The Jesuit priest Karl Rahner is widely regarded to have been one of the leading Catholic theologians of the twentieth century. Rahner's early writings on death were published at a time when academic theology gave little serious consideration to the topic. Less sophisticated believers generally assumed that they knew what death was, and quickly moved on to mythological conjectures about the afterlife. Rahner sought to illuminate death's religious and theological significance. These initial publications and later writings are typical of his pioneering investigations, which creatively appropriate diverse theological and philosophical sources (e.g., Ignatian spirituality, Thomas Aquinas, Catholic neoscholasticism, Kant, Hegel, and Heidegger). Notwithstanding their uncompromising rigor, most of his articles had a broadly pastoral concern to explore ways of recovering the meaning of Catholic doctrine in an intellectually plausible and contemporary idiom.
The density of Rahner's work is rooted in the subject matter itself. God, Rahner insisted, is not— and cannot—be an object for thought the way the things of our world are. But a person can know God by attending to the movement of knowing itself toward its objects, which reveals that human thinking always reaches beyond its immediate objects toward a further horizon. The movement of knowing, and the ultimate "goal" toward which it reaches, can be grasped only indirectly (or "transcendentally") as one's thinking turns back on itself reflexively. Rahner identified the elusive and final "term" of this dynamism of knowing with God, and argued that the same kind of movement toward God as "unobjectifiable" horizon is entailed in freedom and love.
By conceiving God, who always exceeds human reach, as the horizon of the movement of knowing, freedom, and love, Rahner emphasized that God is a mystery—a reality who is known and loved, but only reflexively and indirectly, as the ever-receding horizon of the human spirit. God remains a mystery in this sense even in self-communication to humanity through Jesus and the Holy Spirit. With this participation of God in an earthly history of human interconnectedness, something of God is anticipated—known reflexively and indirectly—at least implicitly whenever we know, choose, or love a specific being, particularly a neighbor in need. Conversely, God is implicitly rejected in every refusal of truth, freedom, and love.
Because it is often the good of a neighbor or the world, rather than God or Jesus which is directly affirmed or refused, it is quite possible that the one deciding will be unconscious or even deny that the act is a response to God. In either case, however, one turns toward or away from God and Jesus in turning one's mind and heart freely toward or away from the realities of the world.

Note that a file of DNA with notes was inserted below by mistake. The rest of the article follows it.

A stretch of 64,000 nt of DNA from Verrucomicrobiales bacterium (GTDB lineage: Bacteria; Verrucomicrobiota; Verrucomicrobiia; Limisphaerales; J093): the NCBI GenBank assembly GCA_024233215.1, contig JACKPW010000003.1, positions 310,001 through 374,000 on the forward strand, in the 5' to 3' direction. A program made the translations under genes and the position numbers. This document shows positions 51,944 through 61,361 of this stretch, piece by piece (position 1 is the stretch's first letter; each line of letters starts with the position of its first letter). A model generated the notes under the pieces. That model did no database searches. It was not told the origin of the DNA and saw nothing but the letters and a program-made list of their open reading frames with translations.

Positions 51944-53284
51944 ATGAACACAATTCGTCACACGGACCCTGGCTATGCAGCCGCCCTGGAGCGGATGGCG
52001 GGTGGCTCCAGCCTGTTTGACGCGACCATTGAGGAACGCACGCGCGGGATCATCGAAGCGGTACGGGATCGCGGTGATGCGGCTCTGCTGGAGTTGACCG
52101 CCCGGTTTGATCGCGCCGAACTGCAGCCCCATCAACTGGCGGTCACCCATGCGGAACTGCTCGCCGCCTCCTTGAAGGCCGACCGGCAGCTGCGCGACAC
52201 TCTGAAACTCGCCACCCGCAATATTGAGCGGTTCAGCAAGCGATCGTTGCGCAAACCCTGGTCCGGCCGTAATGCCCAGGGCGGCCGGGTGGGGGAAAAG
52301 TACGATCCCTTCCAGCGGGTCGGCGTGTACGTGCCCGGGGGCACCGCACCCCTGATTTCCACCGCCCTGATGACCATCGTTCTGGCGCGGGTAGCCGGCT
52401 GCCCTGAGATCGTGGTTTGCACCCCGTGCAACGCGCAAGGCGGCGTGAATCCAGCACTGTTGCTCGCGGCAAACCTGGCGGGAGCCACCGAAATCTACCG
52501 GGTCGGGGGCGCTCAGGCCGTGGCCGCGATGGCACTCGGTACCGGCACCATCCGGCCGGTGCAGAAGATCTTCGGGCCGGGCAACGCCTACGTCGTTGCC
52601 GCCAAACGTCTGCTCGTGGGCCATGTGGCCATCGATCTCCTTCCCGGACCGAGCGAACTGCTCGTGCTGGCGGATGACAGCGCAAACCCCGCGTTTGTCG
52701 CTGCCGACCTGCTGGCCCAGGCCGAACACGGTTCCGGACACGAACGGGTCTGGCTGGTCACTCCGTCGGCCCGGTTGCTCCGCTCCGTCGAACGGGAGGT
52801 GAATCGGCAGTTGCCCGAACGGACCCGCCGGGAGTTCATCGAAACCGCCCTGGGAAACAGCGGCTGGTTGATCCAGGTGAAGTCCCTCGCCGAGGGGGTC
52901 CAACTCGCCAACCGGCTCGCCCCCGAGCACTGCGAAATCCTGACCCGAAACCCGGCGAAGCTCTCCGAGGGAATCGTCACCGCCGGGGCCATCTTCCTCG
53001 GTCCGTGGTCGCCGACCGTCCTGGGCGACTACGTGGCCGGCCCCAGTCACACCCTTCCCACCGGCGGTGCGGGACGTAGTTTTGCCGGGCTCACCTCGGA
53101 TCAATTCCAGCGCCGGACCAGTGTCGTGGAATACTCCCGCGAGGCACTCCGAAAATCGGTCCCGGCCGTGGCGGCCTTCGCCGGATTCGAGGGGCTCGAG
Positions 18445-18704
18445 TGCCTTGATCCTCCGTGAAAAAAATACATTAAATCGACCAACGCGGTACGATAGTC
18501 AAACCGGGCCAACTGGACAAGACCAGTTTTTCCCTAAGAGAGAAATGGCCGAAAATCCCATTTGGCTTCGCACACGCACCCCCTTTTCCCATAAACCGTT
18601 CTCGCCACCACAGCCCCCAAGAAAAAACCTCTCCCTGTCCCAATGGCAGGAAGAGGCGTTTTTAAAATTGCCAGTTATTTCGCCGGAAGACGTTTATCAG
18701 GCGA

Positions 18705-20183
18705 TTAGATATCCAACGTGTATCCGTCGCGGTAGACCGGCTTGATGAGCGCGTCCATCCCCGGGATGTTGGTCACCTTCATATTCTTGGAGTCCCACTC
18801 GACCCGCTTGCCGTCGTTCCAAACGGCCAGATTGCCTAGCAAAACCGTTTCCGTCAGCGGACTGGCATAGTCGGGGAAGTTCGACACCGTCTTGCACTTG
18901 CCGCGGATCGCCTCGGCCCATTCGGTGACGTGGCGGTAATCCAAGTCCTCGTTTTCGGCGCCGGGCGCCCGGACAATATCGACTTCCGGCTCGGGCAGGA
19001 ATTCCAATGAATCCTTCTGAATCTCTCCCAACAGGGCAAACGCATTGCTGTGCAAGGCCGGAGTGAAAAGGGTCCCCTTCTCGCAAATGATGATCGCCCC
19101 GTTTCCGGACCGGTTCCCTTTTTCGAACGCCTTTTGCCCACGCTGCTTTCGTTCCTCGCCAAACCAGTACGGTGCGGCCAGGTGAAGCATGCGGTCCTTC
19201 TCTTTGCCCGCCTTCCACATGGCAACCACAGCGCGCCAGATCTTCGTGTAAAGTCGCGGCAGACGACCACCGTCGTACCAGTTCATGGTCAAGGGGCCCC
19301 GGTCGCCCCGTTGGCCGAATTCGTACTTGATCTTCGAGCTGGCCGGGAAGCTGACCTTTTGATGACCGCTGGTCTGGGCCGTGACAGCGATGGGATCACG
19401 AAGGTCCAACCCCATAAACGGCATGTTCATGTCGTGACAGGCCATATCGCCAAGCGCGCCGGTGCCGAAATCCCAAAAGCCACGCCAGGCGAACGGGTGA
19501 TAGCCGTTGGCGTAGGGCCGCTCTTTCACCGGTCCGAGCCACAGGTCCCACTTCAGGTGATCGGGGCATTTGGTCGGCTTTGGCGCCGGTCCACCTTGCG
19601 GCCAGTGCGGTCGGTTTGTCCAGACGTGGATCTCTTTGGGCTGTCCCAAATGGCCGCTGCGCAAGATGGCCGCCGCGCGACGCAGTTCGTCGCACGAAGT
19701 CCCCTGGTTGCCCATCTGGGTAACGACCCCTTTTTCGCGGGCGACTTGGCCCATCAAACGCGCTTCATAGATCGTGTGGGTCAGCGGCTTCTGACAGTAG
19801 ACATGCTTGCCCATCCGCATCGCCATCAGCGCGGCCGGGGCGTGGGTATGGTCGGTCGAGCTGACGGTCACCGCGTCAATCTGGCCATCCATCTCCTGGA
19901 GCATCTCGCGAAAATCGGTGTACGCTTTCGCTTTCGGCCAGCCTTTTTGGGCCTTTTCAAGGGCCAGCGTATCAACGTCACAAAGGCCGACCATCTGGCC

Death is a universal and definitive manifestation of this free acceptance or rejection of God's self-communication ("grace"). In that sense, death is the culmination and fulfillment of a person's freedom, the final and definitive establishment of personal identity. It is not simply a transition to a new or continued temporal life. If there were no such culmination, no ability to make a permanent and final commitment of self, then freedom would be an illusion. Genuine self-determination would be denied because every choice could be reversed. If everything is reversible, no act or succession of acts could definitively express an individual's identity. The Christian conviction that this life is the arena in which human fate is worked out, requires the freedom for such definitive acceptance or rejection of God's self-communication. But any anthropology that takes seriously the human capacity for free self-determination would also be required to see death as a kind of culmination and definitive expression of personal identity. Hence death is not something that happens only to the physical body. Death involves and affects the person as a whole. It involves consciousness, freedom, and love. It is not endured passively.
Hence, death as a personal and spiritual phenomenon is not identical with the cessation of biological processes. For example, illness or medication can limit personal freedom well before the onset of clinically defined death. Moreover, insofar as all the engagements of one's life anticipate death, Rahner maintained that every moment of life participates in death. Hence he disputed the notion of death as a final decision if this is understood to be an occurrence only at the last moment.